|In the Japanese novel Hakase No Aishita Sushiki, a young single mother is hired to care for an older mathematician who is suffering from anterograde amnesia caused by a car accident. The professor, who covers his coat with notes to remind himself of things he would otherwise forget, spends most of his time working on solutions to math problems that appear in magazines, the prizes from which are his only source of income though he shows no interest in the checks they send him when his entries win a prize. Despite the mathematician's anti-social behavior, the woman and her son "root" (so named because his head is shaped like a square root symbol) get to like him and learn mathematics in order to understand him better.
The mathematician was a number theorist, and though he cannot form any new memories following the car accident, he still remembers detailed information about the integers and their properties. For instance, each time the housekeeper arrives it is as if he is meeting her for the first time. He always asks her to name some number from her life (e.g. phone number, age, etc.) and will then tell her what makes that number special.
In addition to a lot of number theory, the novel includes many references to baseball, a few references to religion and some significant references to Euler's formula relating e, π, i, 1 and 0 (although in my copy of the book the equal sign was missing from the equation each time it appeared).
This is a really sweet novel in which the reader not only gets to appreciate mathematics through the eyes of the nameless housekeeper, but also gets to like the people. Just as the housekeeper missed the professor during the brief period when she lost her job working for him, I miss all of the characters in the book now that I have finished reading it. It is not a "page turner"; there is no mystery or conflict that drives the plot. We merely share some time with these likable characters and learn about those things that give their lives meaning and purpose.
Note Added January 2009: This book has now been translated into English by Stephen Snyder (a Middlebury College Japanese professor) and published by Picador USA under the title The Housekeeper and the Professor. The publisher wrote me to say:
Danielle Sclang, Picador USA|
As you may already know, Ogawa is a wildly popular author in Japan, and we are so excited to introduce her to American readers. Nobel Prize winner Kenzaburō Ōe has written that, “Yoko Ogawa is able to give expression to the most subtle workings of human psychology in prose that is gentle yet penetrating.”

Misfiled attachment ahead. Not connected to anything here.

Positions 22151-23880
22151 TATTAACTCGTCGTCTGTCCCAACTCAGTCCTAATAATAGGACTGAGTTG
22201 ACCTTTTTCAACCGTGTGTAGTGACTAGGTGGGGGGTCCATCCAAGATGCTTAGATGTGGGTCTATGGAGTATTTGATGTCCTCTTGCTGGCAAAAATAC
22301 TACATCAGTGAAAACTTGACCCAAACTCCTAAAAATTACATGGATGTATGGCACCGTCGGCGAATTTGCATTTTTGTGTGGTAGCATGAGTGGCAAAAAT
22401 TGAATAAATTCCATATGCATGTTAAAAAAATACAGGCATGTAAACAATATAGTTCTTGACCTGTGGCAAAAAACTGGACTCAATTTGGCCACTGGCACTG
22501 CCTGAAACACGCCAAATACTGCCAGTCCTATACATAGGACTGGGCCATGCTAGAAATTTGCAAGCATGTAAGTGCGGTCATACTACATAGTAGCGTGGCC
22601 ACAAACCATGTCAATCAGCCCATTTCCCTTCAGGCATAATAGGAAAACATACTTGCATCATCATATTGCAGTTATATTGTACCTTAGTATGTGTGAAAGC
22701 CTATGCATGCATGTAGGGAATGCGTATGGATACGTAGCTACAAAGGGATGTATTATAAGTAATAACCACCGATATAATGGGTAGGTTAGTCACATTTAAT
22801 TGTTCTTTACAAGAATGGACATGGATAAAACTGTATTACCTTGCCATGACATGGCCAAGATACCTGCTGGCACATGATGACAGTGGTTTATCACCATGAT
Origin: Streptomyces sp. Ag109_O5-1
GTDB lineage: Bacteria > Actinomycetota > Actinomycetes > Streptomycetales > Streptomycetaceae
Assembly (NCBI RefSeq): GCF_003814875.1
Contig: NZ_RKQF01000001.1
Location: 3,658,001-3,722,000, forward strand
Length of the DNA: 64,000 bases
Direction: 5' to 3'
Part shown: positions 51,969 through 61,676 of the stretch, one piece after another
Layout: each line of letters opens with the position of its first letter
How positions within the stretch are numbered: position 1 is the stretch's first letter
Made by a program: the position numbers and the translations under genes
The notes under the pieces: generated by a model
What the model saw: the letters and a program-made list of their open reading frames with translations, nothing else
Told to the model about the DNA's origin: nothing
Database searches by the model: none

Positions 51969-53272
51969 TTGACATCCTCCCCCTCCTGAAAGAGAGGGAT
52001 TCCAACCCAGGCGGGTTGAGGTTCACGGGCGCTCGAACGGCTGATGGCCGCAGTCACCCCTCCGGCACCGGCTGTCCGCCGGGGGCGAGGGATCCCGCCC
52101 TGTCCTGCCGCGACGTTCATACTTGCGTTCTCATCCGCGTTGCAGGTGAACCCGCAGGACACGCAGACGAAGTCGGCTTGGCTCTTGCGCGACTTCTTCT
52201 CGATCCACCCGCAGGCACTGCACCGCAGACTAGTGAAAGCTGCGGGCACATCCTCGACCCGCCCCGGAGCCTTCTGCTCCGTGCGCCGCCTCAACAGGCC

In scenes which were added for the film version (released in 2006), we see "Root" as an adult. He has become a mathematics teacher. His love for mathematics and respect for the old scholar are apparent to the students in the class and supposedly make this an especially touching scene for educators.
I just saw half of the movie on a plane. It's quite charming (at least the hour that I've watched.)
The movie starts with the adult "root" recalling the story to his students.
There were explanation of factorials and a fairly thorough discussion of amicable numbers.
I think there was an error in the example of complex numbers.
Notable in that it is a sensitive story about emerging human relationships which uses sound mathematics as a bonding force. The capturing storyline and engaging prose effortlessly carries the reader into several levels of mathematical appeal, from the lure of number patterns to the joy of discovery, to suggestions of mathematical themes beyond all else.
Dr. Richard Montgomery
Southern Oregon University
I am not a mathematician so I cannot evaluate the accuracy of the mathematics in this book. I do, however, read a lot and out of all the works of mathematical fiction that I've read so far (The Atrocity Archives, The Jennifer Morgue, Division by Zero, A Certain Ambiguity, The Fractal Murders being a short list) this one is, by far, the best. Mathematics plays a central role to the story without drying it out or slowing it down. Like other works I've read, I had the urge to look up the mathematical concepts mentioned within however, unlike the other works, the urge to continue reading was stronger.
An excellent, elegant blend of mathematics and fiction.
this is just a short note that a) selfsame book is also
available in German as "Das Geheimnis der Eulerschen Formel",
b) got a likewise enthusiastic reception here which c)
I second. d) In case you have Japanese readers, I would
love if they could explain the puns which naturally got
lost in translation. Even if they'd cease to be funny.